On November 16, 2012, the Internal Revenue Service (the “IRS”) released Announcement 2012-44, which relaxes certain procedural requirements for plan loans and hardship withdrawals to participants affected by Hurricane Sandy. The U.S. Department of Labor (the “DOL”) followed suit on November 20, 2012 with related relief, plus additional relief for those affected by the disaster.
Plans and Participants Eligible for IRS Relief
Announcement 2012-44 provides relief for loans and hardship withdrawals processed between October 26, 2012 and February 1, 2013 for participants with a principal residence or place of employment within a federally-declared disaster area as of October 26, 2012, or who had a lineal ascendant or descendant, dependent, or spouse meeting those requirements. IRS relief applies to plans established under Sections 401(a) (including 401(k) plans), 403(a), and 403(b) of the Internal Revenue Code of 1986 (the “Code”), and Section 457(b) plans of state and local governments.
Qualified employer plans that do not offer loans or hardship withdrawals (but are eligible to) may offer such distributions immediately for Hurricane Sandy relief, provided the plan is amended to authorize the hardship withdrawal and/or loan by the end of the first plan year beginning on or after December 31, 2012 (December 31, 2013 for calendar year plans).
The following additional relief is available for qualifying distributions:
- Eligible plans are not required to enforce the six-month suspension of elective deferrals after a hardship withdrawal.
- Eligible plans may permit hardship withdrawals on account of any need associated with Hurricane Sandy (it need not be one of the IRS’s “safe harbor” events).
- In determining whether the participant has a financial hardship and the amount of the financial need, the administrator may rely on the participant’s representation (unless known by the administrator to be false).
- Analogous relief is provided for distributions on account of unforeseeable emergency under a 457(b) plan of a governmental employer.
- Plan administrators may process loans and hardship withdrawals for qualifying individuals before all of the Code’s procedural requirements are satisfied if the administrator makes a good faith diligent effort under the circumstances to comply, and subsequently takes reasonable action to complete all procedural steps.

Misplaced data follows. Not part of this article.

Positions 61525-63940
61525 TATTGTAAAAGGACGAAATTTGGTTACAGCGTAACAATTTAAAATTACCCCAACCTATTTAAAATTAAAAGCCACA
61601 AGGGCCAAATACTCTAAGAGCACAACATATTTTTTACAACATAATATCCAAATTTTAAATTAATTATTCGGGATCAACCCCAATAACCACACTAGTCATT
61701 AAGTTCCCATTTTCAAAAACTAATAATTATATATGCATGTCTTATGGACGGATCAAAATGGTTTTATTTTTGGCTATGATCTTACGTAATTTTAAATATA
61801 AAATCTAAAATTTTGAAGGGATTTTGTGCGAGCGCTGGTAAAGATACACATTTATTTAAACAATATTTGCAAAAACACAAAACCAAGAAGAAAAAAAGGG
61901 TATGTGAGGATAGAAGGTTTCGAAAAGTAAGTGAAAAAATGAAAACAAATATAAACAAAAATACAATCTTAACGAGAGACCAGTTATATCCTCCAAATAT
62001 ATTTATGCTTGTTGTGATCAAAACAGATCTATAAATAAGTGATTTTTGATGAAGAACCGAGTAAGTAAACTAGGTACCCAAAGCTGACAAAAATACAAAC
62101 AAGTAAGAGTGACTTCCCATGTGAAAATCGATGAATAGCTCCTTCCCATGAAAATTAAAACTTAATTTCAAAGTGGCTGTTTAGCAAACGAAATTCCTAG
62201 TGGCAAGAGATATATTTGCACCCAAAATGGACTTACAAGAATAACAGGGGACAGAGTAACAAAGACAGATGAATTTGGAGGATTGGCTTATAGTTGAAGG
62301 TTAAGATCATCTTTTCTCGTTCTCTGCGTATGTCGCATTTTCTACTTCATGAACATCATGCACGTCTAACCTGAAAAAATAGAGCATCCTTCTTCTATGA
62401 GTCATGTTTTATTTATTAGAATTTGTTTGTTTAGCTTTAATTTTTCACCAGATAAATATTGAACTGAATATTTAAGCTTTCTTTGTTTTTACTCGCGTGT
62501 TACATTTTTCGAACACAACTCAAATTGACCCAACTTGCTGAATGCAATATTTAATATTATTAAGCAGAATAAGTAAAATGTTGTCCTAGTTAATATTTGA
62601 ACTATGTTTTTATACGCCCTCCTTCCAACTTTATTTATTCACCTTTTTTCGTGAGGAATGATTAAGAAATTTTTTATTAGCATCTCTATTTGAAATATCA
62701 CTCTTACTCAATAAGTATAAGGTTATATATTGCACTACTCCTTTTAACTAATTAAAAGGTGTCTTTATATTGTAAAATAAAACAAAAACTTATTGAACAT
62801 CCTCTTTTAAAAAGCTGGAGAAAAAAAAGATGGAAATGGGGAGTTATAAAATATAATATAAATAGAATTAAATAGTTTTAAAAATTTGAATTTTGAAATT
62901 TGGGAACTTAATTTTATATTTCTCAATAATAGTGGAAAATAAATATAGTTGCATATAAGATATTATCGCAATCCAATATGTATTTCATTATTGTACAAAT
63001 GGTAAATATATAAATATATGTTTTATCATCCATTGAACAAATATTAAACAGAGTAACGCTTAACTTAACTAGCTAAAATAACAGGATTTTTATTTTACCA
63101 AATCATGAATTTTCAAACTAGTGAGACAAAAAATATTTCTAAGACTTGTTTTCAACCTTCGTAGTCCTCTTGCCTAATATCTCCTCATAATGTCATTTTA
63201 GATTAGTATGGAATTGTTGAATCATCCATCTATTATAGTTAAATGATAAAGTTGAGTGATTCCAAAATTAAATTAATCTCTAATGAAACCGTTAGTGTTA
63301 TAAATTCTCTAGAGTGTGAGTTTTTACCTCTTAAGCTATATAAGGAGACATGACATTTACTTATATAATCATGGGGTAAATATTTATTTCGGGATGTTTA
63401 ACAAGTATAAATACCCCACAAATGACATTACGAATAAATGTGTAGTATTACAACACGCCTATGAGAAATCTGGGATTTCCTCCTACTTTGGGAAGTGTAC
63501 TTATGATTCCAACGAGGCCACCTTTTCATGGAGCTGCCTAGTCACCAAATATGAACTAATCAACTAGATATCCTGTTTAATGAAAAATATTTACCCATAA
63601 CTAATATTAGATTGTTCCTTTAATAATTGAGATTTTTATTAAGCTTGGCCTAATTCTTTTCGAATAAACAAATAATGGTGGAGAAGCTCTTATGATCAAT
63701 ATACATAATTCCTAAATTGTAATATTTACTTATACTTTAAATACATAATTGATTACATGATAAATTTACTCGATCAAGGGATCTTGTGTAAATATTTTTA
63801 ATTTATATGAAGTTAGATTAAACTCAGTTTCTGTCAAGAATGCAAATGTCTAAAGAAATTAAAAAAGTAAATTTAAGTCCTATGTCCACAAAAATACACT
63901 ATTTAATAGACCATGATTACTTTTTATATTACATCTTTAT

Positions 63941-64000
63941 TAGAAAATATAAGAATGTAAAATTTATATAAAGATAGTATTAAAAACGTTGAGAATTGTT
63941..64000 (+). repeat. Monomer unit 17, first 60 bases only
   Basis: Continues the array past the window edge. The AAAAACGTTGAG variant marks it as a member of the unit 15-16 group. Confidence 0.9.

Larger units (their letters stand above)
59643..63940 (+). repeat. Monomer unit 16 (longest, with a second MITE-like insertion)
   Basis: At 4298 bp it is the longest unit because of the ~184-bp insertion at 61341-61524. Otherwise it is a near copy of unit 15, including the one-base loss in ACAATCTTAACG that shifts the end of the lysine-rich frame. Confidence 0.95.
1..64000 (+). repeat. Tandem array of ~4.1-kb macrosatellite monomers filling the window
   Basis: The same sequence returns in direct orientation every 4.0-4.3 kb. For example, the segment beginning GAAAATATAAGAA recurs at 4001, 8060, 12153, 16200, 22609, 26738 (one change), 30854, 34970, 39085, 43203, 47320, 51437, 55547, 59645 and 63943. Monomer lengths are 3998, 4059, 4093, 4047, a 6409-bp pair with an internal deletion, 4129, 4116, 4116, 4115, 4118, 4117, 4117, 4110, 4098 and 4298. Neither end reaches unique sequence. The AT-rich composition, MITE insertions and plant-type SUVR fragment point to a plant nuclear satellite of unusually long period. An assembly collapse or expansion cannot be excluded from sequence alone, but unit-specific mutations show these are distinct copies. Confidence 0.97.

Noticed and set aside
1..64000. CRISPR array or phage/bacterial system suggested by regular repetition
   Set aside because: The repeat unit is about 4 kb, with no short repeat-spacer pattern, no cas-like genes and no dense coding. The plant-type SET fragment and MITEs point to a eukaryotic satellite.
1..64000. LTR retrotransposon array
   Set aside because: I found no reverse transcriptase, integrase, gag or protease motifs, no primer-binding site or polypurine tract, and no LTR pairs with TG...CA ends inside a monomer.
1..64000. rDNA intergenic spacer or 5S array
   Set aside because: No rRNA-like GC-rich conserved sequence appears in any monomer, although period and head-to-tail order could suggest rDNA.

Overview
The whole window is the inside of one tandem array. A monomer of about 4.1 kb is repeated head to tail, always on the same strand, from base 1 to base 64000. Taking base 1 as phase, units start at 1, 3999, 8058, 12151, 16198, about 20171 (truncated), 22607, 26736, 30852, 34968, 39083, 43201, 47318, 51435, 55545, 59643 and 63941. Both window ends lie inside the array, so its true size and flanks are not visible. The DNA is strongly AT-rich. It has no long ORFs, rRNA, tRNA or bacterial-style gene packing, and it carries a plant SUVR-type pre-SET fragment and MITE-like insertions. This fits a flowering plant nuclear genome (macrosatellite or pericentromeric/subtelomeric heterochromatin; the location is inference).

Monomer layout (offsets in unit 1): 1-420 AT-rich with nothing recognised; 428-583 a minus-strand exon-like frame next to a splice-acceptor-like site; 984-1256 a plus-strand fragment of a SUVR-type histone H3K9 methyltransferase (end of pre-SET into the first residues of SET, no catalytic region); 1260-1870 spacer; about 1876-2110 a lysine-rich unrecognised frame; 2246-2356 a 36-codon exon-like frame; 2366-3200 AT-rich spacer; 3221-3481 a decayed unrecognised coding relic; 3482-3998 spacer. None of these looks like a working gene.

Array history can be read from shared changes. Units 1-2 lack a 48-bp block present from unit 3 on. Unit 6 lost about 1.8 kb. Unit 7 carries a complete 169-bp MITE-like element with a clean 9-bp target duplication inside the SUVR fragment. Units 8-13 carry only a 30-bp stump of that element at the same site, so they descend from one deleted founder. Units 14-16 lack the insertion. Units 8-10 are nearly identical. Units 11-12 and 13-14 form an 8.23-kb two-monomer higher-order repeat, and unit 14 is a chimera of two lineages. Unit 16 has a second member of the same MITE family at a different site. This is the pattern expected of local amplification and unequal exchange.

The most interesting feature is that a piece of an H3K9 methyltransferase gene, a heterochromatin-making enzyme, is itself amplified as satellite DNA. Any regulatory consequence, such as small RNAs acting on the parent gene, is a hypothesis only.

Example: a plan may process a hardship withdrawal on account of a family member’s death before obtaining a copy of a death certificate if it is reasonable for the plan administrator to believe the person is deceased, and reasonable efforts are taken to obtain it after the withdrawal is processed.
- The DOL confirmed that it will not treat any person as violating the Employee Retirement Income Security Act of 1974 (“ERISA”) by reason of utilizing this IRS guidance.
Announcement 2012-44 did not increase the amounts generally available for hardship withdrawals or loans, nor did it address the 10% early distribution penalty that generally applies to hardship withdrawals taken by participants who are under age 59½.
Additional DOL Relief
In addition to confirming that no fiduciary violation occurs by using the IRS’s Hurricane Sandy relief, the DOL provided additional relief on November 20, 2012. First, employers and other service providers that delay remitting participant deferrals and loan repayments because of complications associated with Hurricane Sandy will not be considered in violation of ERISA, so long as they comply as promptly as practicable and otherwise act reasonably, prudently, and in the best interest of plan participants. Blackout notices are not required for disruptions in participant-directed investments caused by Hurricane Sandy. The DOL also acknowledged challenges to both plans and participants associated with the storm (e.g., failure to timely comply with claims procedures or provide COBRA notices or elections) and supported a general rule that reasonable accommodations should be made and regulatory requirements should be completed as promptly as possible under the circumstances.